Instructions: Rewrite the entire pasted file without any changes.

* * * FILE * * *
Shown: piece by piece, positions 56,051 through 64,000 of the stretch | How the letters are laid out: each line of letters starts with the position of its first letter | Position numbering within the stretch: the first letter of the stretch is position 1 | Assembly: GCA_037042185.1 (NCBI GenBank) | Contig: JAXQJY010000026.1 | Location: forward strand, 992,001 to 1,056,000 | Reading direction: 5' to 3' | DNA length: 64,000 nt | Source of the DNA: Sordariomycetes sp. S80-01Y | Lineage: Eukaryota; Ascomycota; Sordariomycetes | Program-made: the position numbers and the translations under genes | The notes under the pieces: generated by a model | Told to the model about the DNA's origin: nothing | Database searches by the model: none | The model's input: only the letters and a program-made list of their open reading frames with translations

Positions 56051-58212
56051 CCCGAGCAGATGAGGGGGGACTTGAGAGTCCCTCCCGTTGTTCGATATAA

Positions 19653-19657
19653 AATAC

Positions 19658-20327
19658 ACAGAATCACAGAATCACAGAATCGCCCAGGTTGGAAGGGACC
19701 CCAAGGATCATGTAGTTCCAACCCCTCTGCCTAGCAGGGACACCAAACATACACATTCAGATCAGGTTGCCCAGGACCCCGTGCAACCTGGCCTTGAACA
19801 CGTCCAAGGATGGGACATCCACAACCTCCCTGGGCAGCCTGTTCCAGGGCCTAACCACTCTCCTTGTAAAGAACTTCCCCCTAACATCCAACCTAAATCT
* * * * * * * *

Shown: piece by piece, positions 56,051 through 64,000 of the stretch | How the letters are laid out: each line of letters starts with the position of its first letter | Position numbering within the stretch: the first letter of the stretch is position 1 | Assembly: GCA_037042185.1 (NCBI GenBank) | Contig: JAXQJY010000026.1 | Location: forward strand, 992,001 to 1,056,000 | Reading direction: 5' to 3' | DNA length: 64,000 nt | Source of the DNA: Sordariomycetes sp. S80-01Y | Lineage: Eukaryota; Ascomycota; Sordariomycetes | Program-made: the position numbers and the translations under genes | The notes under the pieces: generated by a model | Told to the model about the DNA's origin: nothing | Database searches by the model: none | The model's input: only the letters and a program-made list of their open reading frames with translations

Positions 56051-58212
56051 CCCGAGCAGATGAGGGGGGACTTGAGAGTCCCTCCCGTTGTTCGATATAA

Positions 19653-19657
19653 AATAC

Positions 19658-20327
19658 ACAGAATCACAGAATCACAGAATCGCCCAGGTTGGAAGGGACC
19701 CCAAGGATCATGTAGTTCCAACCCCTCTGCCTAGCAGGGACACCAAACATACACATTCAGATCAGGTTGCCCAGGACCCCGTGCAACCTGGCCTTGAACA
19801 CGTCCAAGGATGGGACATCCACAACCTCCCTGGGCAGCCTGTTCCAGGGCCTAACCACTCTCCTTGTAAAGAACTTCCCCCTAACATCCAACCTAAATCT